After Reb Zusha Became Well-known

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The Yahrzeit of Reb Zusha of Hanipol (d. 1800) is commemorated on the 2nd of Shvat. The following meise / hasidic tale appeared in Sefer HaHasidut, Meah Tzadikim, Raphael, Yitzchak, 1961, Tel Aviv. (Freely translated by Gabbai Seth Fishman.)

After He Became Well-known

Before Rabbi Zussya of Hanipoli became well-known, he was involved in preparations to become a Rebbe, traveling incognito from town to town and, at some point during this period, he happened to come to Berdichev as well.

There, he found an inn which was in close proximity to one of the destitute sages.

As time went by, and his reputation was established in adulation, with thousands of Hasidim cleaving to him, he returned, once again, to Berdichev. This time he was met with great fanfare, riding in on a splendid carriage harnessed to three mighty horses. In the midst of the crowds of people who came to welcome him at the town’s border was a wealthy citizen of Berdichev.

The rich man approached Reb Zussya, inviting the tzaddik by asking him if he would be willing to stay as a guest at his home.

Rabbi Zusha said:

“Even before now, I came to Berdichev, and recently too.

“Why was it not your practice to invite me then?

“It seems to me that there is only one difference: Now, behold, there are these horses. For, in the earlier time, I would come by foot. But this time I have come in a splendid carriage.

“If so, I suggest you invite the horses to your house but, I am going to my inn near the sage.”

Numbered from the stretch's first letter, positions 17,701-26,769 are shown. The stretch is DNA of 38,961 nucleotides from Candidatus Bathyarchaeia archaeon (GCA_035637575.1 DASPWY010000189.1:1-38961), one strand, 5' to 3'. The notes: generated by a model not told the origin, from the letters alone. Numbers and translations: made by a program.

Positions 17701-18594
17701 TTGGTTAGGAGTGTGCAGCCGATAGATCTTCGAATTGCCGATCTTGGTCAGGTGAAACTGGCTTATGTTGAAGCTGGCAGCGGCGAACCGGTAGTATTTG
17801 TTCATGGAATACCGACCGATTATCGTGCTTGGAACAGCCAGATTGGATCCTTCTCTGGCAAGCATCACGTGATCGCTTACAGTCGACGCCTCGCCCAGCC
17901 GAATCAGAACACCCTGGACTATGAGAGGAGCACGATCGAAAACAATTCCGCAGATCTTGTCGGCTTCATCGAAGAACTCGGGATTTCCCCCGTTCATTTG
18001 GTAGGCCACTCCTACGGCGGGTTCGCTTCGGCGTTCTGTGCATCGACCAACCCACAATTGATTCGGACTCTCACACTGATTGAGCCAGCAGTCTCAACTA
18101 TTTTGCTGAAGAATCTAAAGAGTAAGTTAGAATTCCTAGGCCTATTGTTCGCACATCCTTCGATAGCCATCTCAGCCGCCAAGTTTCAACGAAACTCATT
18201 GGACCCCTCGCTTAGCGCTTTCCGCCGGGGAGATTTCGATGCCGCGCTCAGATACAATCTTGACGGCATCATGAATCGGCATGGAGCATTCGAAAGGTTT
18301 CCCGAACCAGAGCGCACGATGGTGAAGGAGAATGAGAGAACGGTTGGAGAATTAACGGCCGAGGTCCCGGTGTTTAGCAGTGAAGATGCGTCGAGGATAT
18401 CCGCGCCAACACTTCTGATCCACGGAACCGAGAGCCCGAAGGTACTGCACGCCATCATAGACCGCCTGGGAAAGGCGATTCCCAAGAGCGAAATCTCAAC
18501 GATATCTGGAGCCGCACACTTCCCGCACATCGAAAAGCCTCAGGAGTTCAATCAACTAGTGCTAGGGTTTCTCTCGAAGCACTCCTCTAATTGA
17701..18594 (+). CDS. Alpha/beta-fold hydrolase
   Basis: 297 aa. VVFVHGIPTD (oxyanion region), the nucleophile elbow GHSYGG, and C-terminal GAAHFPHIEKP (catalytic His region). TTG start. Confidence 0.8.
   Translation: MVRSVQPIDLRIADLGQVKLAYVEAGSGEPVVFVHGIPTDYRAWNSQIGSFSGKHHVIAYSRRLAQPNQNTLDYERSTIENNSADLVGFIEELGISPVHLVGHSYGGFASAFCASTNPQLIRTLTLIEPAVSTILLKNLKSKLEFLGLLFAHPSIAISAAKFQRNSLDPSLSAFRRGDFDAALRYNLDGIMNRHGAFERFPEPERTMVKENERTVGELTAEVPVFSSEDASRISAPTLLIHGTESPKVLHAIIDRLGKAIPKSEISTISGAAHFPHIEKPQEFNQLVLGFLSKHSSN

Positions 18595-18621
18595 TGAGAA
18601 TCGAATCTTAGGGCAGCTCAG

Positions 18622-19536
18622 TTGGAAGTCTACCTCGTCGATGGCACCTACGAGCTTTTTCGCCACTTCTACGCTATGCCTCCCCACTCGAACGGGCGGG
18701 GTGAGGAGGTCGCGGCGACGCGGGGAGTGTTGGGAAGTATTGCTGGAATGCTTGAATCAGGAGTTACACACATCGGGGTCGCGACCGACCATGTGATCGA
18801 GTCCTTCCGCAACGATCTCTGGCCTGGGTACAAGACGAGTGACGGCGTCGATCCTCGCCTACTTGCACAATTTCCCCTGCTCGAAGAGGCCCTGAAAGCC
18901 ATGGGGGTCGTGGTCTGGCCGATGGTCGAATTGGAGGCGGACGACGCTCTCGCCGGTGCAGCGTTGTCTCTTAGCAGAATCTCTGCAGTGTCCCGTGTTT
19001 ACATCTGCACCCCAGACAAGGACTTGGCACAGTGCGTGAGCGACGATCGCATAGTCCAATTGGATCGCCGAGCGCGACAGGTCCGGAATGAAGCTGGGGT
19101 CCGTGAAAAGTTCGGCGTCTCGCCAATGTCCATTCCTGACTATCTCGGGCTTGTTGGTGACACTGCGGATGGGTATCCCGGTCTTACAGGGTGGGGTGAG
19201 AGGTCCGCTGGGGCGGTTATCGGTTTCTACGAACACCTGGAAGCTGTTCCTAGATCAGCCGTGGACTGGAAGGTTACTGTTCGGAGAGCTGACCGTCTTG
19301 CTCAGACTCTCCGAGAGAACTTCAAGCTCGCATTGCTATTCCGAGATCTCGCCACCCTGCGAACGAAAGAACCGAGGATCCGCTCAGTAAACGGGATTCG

(Sweet things)

2 Responses to “After Reb Zusha Became Well-known”

  1. Monique~Miriam Says:

    Reb Zussya had a gift for living beyond time and space and once in a while had felt the words of a certain Anna, the daughter of an impoverished Warsaw painter, stir his soul. Knowing there are words that get transmitted for the elevation of souls, the tzaddik of Hanipoli decided to pay the destitute sage a friendly visit, for he had come to understand that even tho’ many rich merchants would not be able to relate to Anna’s words at all, he could trust that the destitute sage of Berdichev would appreciate hearing them. He knocked on the door of the humble hut before pushing it open. Then he entered, thanked the sage for his warm welcome during hard times of need, and shared Anna’s words

    “Walking to your place for a love feast
    I saw at a street corner
    an old beggar woman.

    I took her hand,
    kissed her delicate cheek,
    we talked, she was
    the same inside as I am,
    from the same kind.
    I sensed this instantly
    as a dog knows by scent
    another dog.

    I gave her money.
    I could not part from her.
    After all, one needs
    someone who is close.

    And then I no longer knew
    why I was walking to your place.”

    The Same Inside
    (a poem of Anna Swir (1900-84) translated by Czeslaw Milosz and Leonard Nathan)

  2. Gabbai Seth Fishman (Blog Editor) Says:

    Thank you so much for sharing this which refers to a destitute sage of Berdichev as in the story!

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